Why the Fujifilm X-T1 Still Rocks in 2020

It could just be the YouTube algorithms playing a trick on me, or it could actually be a thing, but I’ve been getting a lot of videos telling me why the Fujifilm X-T1 is still an awesome camera in 2020, despite being six years old. And you know what? It actually is still pretty awesome.

I have had the chance to use and own a lot of cameras in my jobs over the years, but the one that sees the most daily use from me is probably my own Fujifilm X-T1. This, despite not having a touch screen, a joystick to move focus points, dual card slots, or most other modern niceties. But that’s OK. It just plain works. It feels great in the hand and is just a plain joy to use — and photographer and YouTuber Korey Napier seems to agree with me.

A lot of it comes down to the general tactile feel of the Fujifilm X-T series cameras. Fstoppers’ own Christopher Malcolm describes the very similar X-T2 by saying, “The darn thing is just fun.” For many, that’s a matter of perspective and the size of their hands, but to Napier and Malcolm, I’ll also add that there’s the magic of Fuji colors. It’s not just the pleasing raw files that Napier describes, but also Fuji’s color simulations. There’s no other camera where I feel comfortable using JPEG files straight out of the camera, but there’s been more than one X-T1 file set to classic chrome that I’ve definitely used untouched on my social media feeds.

While weather sealing is usually relegated to large, 70-200mm and other pro-grade lenses on full frame systems, Fujifilm seems to stick that onto small, light, and relatively inexpensive lenses such as the XF 35mm f/2 R WR lens. It all makes for a great walk-around package to capture scenes such as this one in inclement weather:

A Fujifilm X-T1 and 35mm f/2 R WR lens is a cheap way to get a stellar small, weather-sealed package for not a lot of money.

While autofocus is a bit pokey by today’s standards, it is incredibly accurate. When shooting DSLRs, I found f/1.2 lenses almost unusable wide open because phase detection systems in those cameras were often just off enough to not work perfectly with that shallow depth of field. You could spend hours micro-adjusting (and boy, did I spend hours) and still not have it down. The Fujifilm X-T1 nails focus at f/1.2 with my XF 56mm f/1.2 R Lens all day without a complaint, and I’ve never had to calibrate anything. This was a revelation for someone used to DSLRS.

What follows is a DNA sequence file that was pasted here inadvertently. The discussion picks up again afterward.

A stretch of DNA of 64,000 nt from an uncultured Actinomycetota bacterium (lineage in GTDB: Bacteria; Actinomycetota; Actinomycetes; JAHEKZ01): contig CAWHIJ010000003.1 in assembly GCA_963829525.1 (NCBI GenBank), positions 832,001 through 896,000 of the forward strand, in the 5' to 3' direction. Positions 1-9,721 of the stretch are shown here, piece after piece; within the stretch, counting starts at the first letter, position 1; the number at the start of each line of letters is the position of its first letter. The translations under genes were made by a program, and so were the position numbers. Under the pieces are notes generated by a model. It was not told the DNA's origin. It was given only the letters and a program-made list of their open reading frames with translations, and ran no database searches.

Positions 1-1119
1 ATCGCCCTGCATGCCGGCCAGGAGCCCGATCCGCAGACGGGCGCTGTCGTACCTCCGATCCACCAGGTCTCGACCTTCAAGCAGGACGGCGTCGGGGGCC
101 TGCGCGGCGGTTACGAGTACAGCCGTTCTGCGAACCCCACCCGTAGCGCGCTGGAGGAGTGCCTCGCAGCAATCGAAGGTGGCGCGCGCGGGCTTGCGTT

And finally let’s not forget the other touches that were ahead of its time: the design scheme that eschewed mode dials for faster controls on rings for the body and lens, the still-excellent viewfinder, the tilt screen, and WiFi that still works better than most major models on the market today.

I’ve had the chance to use and review much newer Fujifilm models, such as the X-T3 and X-T30 and they’re in every technical way better than an X-T1, but none of them have pulled at the heartstrings enough to make me upgrade. So if you see a used X-T1 sitting on a shelf looking for a home, it’s probably worth the price.

Do you have an old camera that you’re still shooting in 2020? Share why in the comments below.

Wasim Ahmad's picture

Wasim Ahmad is an assistant teaching professor teaching journalism at Quinnipiac University. He's worked at newspapers in Minnesota, Florida and upstate New York, and has previously taught multimedia journalism at Stony Brook University and Syracuse University. He's also worked as a technical specialist at Canon USA for Still/Cinema EOS cameras.

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Here I am still using it, I still love it and the image quality is good but the reason why I'm still using it is that I can't afford a new one at the moment

I think the X-Trans I and II colors are still wonderful. Actually the JPEG colors are nicer than on the newer cameras (different white balance algorithm, I think).

I recently bought an X-T1 in excellent condition for £150. Brilliant camera. My fave cam is my Leica M (TYP 240), there is just something wonderful just holding and shooting with it.

£150? Could you tell me where you got it from please? Everywhere I'm looking they're at least £270-ish which is annoying.

Mine is one of the early model ones where the super-soft rubber has expanded and came off. Now I just use it without anything and it's fine. Favorite lens pairing with is the 23/1.4. I like it fine, but my favorite X-Trans I camera still is the x-e2, especially with the 18 on it. Funny enough, I feel like the AF is a bit better on the E2 vs the T1, even though they're pretty much identical spec-wise.
With the improved LR and CaptureOne raw conversions for Fuji, it's like the image quality has received a slight upgrade.

I've replaced the skin on mine THREE times and it's coming off again.

I agree with the article, honestly, but I'm trying not to hear it as I had convinced myself to go for the X-T4. Ssshhhhhhhh.

That IBIS is probably the one major draw for me. The x-t3, as much as it's a great camera, has been relegated to video-only, currently playing webcam duties.

Still using a Nikon d750, which came out also in 2014. However, the d750 is still amazingly competitive in all ways for stills photography (other than live view af).

Oh, wow. I'm just now seeing this! Thanks for the shout out, Wasim! Glad you liked the video!

I found myself nodding in agreement with everything you said - all good points and great photos with your X-T1!

Thank you! Also, I completely agree about focusing with lenses like the 56mm. Nailing focus at 1.2 is a breeze!

My first DSLR was a Canon 5D Classic. I bought it a mere three years ago and I love it (especially paired with my Sigma 50mm Art lens). But two months ago I got the Fuji X-T1 (with a Fujinon 16mm f/2.8) and darn if it hasn't become my new main camera. You might think it's the size and weight, but it's actually how it handles dim light much better.